Long before smartphones arrived to make handsets beautiful on the inside, phones such as the Motorola Razr and the LG Chocolate tried to make handsets objects of fashion. That's not an optional requirement for smartwatches, which will be seeking to displace wrist-wear that for hundreds of years has been at least as much about fashion as function.
However, just as there isn't one watch brand or model for everyone, smartwatches will fall along many points in a continuum from high fashion to high tech. These will range from models barely distinguishable from today's traditionally styled watches to stuff that looks teleported right out of a science-fiction movie.
Click through our gallery for a look at how a number of the current models fit into the "more chic or more geek?" equation. CNET contributor Ross Rubin's Nerd Factor ratings take you from the smartwatches that are most like the traditional wristwatch to those that are the geekiest.
(The glam shot above shows the Notifier, made by Martian Watches.)
Casio, the driving force behind calculator watches (the multitasking geek-wear of the 1980s), has proceeded with caution after seeing the smartwatch struggles of big watch brands such as Fossil and Swatch. Its Edifice includes Bluetooth capability to connect with an app for time-setting and phone-finding, and that's about it. With such minimal functionality, it's not surprising the timepiece is virtually indistinguishable from many other Casio watches.
Connectedevice has developed an alternative to power-consuming displays that provide detailed notifications. By embedding a half-dozen icons around the watch face, it's come up with gadgets that can tell you what kind of notification you're getting -- but not what the notification is. For that, you'll have to refer back to the phone. The Cookoo (left) and Cogito watches can also reach out to your iPhone or Android for tasks such as music control and remote photo-taking.
Like Connectedevice, Martian Watches makes two watch lines; they're the first in our list to have a digital display, albeit a small one-liner that shares the face with the watch's analog hands. The Martian Watches products can receive notifications from a host of iOS or Android apps, and you can personalize the vibration pattern for different alerts. The Voice Command watch (left) also includes a microphone for activating Siri.
Even in its upscale Steel version (above), the Kickstarter darling's chunky buttons belie the fact that the Pebble is a smartwatch. It has a fully addressable display that uses e-paper technology so it can be read in the sunlight without too much struggle or the bright distraction of a color LCD (the watch face you see above is completely digital -- those aren't analog hands). The company has attracted designers responsible for the capable WebOS that once commanded the HP TouchPad and the even bigger screens of LG TVs, so the Pebble may have trouble retaining its uncomputery look.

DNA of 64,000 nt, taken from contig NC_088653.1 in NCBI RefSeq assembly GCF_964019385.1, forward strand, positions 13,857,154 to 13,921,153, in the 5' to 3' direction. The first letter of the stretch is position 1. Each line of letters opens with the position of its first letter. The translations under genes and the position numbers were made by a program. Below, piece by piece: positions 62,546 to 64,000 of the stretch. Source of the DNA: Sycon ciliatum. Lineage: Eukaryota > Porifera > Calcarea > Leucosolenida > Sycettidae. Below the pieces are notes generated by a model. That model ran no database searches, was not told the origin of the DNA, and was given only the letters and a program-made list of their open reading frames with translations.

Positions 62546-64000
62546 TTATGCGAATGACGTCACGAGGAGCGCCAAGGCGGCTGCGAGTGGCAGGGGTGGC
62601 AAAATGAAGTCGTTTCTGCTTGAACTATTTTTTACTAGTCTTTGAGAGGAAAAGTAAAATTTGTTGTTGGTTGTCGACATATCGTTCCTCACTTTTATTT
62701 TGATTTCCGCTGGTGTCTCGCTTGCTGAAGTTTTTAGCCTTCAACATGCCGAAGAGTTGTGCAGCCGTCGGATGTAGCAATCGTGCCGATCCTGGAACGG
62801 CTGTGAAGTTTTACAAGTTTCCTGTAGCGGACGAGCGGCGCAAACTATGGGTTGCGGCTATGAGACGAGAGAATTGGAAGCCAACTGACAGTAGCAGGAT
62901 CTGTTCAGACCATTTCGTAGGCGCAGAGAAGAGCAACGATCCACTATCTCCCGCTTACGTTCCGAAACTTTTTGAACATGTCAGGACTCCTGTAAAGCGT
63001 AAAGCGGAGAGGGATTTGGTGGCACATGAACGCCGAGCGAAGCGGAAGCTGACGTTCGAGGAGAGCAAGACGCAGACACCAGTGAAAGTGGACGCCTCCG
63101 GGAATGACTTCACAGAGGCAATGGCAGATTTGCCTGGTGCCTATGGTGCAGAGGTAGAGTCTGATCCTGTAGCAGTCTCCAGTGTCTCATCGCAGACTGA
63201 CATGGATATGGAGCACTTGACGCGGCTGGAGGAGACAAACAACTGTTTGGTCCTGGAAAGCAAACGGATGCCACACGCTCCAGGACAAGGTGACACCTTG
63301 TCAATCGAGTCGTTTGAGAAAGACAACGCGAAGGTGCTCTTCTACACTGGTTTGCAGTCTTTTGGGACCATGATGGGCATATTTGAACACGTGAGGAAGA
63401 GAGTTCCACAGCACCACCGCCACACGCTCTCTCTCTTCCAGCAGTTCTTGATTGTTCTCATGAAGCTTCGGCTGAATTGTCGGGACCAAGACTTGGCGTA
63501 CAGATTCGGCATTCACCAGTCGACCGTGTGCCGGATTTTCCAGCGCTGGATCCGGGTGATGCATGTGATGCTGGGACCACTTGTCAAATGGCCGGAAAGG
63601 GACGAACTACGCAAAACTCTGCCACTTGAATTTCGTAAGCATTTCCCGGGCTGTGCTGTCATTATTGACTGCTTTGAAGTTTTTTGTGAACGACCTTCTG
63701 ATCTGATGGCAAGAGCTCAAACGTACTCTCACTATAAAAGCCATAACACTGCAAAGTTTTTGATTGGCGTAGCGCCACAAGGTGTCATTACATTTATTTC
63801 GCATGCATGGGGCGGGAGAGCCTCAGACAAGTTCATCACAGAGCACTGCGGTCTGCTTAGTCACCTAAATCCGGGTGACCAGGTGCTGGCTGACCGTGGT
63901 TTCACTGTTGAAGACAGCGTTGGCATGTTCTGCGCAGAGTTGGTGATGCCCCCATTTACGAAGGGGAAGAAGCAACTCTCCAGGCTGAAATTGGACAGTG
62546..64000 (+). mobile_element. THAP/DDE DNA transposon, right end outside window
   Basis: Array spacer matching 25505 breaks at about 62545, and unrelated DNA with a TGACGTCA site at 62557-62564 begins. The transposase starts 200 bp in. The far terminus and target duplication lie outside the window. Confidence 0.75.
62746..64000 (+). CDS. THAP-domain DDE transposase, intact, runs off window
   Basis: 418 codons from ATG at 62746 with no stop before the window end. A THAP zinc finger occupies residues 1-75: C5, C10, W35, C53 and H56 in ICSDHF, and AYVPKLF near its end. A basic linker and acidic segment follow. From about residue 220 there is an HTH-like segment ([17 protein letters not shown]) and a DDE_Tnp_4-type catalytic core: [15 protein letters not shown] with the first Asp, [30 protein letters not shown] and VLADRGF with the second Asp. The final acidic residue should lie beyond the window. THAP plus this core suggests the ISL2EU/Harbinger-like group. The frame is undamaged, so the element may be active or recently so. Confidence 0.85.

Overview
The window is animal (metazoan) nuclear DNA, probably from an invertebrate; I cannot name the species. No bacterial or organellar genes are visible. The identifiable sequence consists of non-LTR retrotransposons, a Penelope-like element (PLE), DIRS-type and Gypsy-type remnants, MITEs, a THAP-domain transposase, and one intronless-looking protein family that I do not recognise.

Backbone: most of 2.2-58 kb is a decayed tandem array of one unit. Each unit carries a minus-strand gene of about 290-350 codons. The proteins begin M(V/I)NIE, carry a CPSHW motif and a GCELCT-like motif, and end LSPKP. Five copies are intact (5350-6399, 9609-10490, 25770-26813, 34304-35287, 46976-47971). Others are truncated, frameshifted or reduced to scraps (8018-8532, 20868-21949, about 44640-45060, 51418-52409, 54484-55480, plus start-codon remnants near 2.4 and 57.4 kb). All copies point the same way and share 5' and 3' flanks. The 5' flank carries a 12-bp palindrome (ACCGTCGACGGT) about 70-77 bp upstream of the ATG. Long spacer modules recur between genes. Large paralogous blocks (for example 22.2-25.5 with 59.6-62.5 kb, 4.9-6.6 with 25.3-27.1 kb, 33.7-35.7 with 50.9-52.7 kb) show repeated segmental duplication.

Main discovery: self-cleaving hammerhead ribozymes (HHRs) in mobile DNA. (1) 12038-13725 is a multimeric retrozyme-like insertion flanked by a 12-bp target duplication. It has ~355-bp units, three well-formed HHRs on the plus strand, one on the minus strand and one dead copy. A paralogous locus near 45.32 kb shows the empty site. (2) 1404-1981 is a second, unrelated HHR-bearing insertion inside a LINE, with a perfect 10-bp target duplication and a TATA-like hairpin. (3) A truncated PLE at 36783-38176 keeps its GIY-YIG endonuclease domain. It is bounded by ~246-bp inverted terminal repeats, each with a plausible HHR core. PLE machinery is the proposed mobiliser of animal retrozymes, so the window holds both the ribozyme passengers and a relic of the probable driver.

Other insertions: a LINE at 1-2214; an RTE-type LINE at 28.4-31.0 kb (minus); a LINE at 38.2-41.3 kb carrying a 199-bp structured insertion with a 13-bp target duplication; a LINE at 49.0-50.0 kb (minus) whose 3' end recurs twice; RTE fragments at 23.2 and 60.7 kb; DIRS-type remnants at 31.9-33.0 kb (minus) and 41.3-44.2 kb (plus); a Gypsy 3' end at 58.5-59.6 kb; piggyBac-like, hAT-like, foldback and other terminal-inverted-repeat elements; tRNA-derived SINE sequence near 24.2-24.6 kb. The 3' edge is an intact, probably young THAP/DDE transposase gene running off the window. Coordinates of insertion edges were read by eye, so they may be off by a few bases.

Like other watches in the inaugural classes of devices powered by Google's Android Wear OS, Samsung's second Android watch (right) has an LCD display and touch gestures that will draw attention (as with the Pebble, there are no analog minute, hour or second hands here). The Galaxy Gear was Samsung's first Android watch -- though an update has since swapped out that operating system for the open-source Tizen OS.
The circular screen of Motorola's Android Wear-powered, all-digital and yet to be released Moto 360 (on the left) may be a lot more stylish, but it's no less geeky in its core operation.
The Qualcomm Toq (left) is noteworthy for its widescreen display that uses the company's Mirasol technology. The display allows easy daylight readability with the advantage of color and animation. But the high-tech specifications don't end there. While the Toq has no physical buttons, it has touch sensors built into the band and supports wireless charging via a case that can also accommodate a matched set of Bluetooth earbuds. Timex has worked with Qualcomm on the forthcoming Timex Ironman ONE GPS+ fitness smartwatch (right), which brings AT&T cellular connectivity to a watch that incorporates elements of the Toq reference design, such as its Mirasol display.
This cousin of the Gear Live is based on Tizen, the Linux-based successor to a line of operating systems such as MeeGo and Maemo that have had trouble garnering developer support. So if you want a rich suite of apps, you may have to code them yourself.
Here's CNET Reviews' verdict on the Gear 2.
Staying with Tizen, the Samsung Fit is a study in contrasts. Its vertically oriented display with curved glass can be easy to miss when it's turned off, but its vibrant colors when turned on will certainly help people notice you; there's nothing else out there that looks quite like it.
Here's CNET Reviews' take.
While the Gear Neo may look discreet until its display is activated, there's nothing subtle about the Neptune Pine. It's so aware of its ungainly appearance that it labels itself "an experiment in mobile computing." More miniature smartphone than smartphone accessory, the Pine includes a full implementation of Android on its 2.4-inch display, including a tiny digital keyboard fit for those whose fingers have evolved toothpick tips.
Why watch when you can do? That might be the motto of the mammoth Rufus Cuff, which is more like a sci-fi armband than a smartwatch. Like the Neptune Pine, the Rufus Cuff includes a full version of Android (KitKat) But dwarfing even the mighty Pine -- with a 3-inch display, front-facing camera and Wi-Fi -- the Cuff protrudes inward on your arm. In fact, users may struggle to see the Cuff 's screen if they wear long sleeves. (The screen is shown in the inset image above.)